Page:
Learning Mandarin. So far my efforts have been self-taught and computer-assisted only. It's a matter of baby-steps. The first thing that I'm trying to do (per the advice of those who've given the matter series consideration) is to learn the Pinyan system of sounds and tones. (Mandarin is a four tone language.) I'm trying out small phrases here and there as the situation allows. I'll keep readers posted, but it's not easy, and we do miss the Glamorous Nomad's help. For my lunch outings, pointing is still my best bet!


Monday, August 11, 2014

Shirtless in Suzhou & Other Observations from Suzhou

"Shirtless in Suzhou" or "No Shirt, No Shoes, No Problem". Some little cultural differences that one observes from time to time in a foreign country really strike us. In this case, I'm referring to the fact that in hot weather one sees some Chinese men pull up the their shirts to bare their midriff, or they completely remove their shirts. I haven't seen this phenomena much here in the Chinese burbs, but I have seen it here and in Chengdu. It's not something you see a lot of, but you do see it, and for obvious reasons, I couldn't resist the first alternative title. And I have to admit, I haven't seen anyone shoeless in a restaurant, so I admit to some artistic license with the second alternative title. I haven't done this, and I won't until I have those 6-pack abs. You can breath easy now. And for what I hope are apparent reasons, no photos with this piece.

"Let me point something out to you."Today I went to lunch and to the cleaners for the first time here without the Glamorous Nomad as my interpreter and guide. To say that my Mandarin is not up to these tasks is an understatement the size of Mt. Everest. But I find that resort to the universal language of pointing and grunting can work. Based on a picture in the restaurant, I received a delicious bowl of noodles, the specialty of the house at my favorite neighborhood eatery. As for the laundry, I'm hoping that they got my sign language that one set of clothes needed ironing only (back and forth with the hand) and the other needed washing and ironing (making a hand-washing motion followed by an ironing motion). Time will tell. Anyway, the opportunities for miscommunication are rife, but with my current (miniscule) level of Mandarin, it's all we've got. (Technology fails us here, as C recruited the GN to give us the phrases, but my phone is in the shop getting gerry-rigged for China, thus leaving me bereft of guidance.)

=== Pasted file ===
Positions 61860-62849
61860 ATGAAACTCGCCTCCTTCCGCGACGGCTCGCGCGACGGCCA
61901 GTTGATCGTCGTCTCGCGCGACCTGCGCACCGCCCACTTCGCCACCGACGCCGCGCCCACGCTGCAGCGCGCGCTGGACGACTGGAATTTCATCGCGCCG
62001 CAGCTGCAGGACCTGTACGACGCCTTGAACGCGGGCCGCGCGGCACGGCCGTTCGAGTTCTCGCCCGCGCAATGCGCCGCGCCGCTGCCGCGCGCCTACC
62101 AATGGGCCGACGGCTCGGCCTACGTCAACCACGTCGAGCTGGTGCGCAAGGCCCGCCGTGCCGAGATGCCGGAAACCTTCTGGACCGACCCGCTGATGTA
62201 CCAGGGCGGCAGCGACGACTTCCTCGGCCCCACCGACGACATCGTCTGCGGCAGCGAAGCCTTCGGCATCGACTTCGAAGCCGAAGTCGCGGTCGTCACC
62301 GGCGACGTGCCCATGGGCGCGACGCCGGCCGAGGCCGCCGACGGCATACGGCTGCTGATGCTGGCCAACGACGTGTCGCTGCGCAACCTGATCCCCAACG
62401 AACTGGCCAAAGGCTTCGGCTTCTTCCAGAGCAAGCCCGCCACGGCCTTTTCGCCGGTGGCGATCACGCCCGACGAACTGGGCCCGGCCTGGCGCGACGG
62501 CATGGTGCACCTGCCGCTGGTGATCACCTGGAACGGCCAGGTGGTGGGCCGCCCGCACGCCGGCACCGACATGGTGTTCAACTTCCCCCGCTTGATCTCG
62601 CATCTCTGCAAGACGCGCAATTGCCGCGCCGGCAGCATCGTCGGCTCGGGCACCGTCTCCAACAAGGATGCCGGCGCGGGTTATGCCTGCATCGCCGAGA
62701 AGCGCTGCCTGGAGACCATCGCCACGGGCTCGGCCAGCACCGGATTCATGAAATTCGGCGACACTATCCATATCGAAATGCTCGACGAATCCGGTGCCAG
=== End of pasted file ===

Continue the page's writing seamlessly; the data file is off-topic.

Check this out:  These photos from The Atlantic online provide a glimpse of 21st century China. China isn't not quite as diverse as India, in that it's much more modernized for the most part, but it is an ancient culture and one in amazing transition such that no particular scene seems out of place. We haven't been here for long, but you don't need to be here long to get a sense of "yup, that's what we see".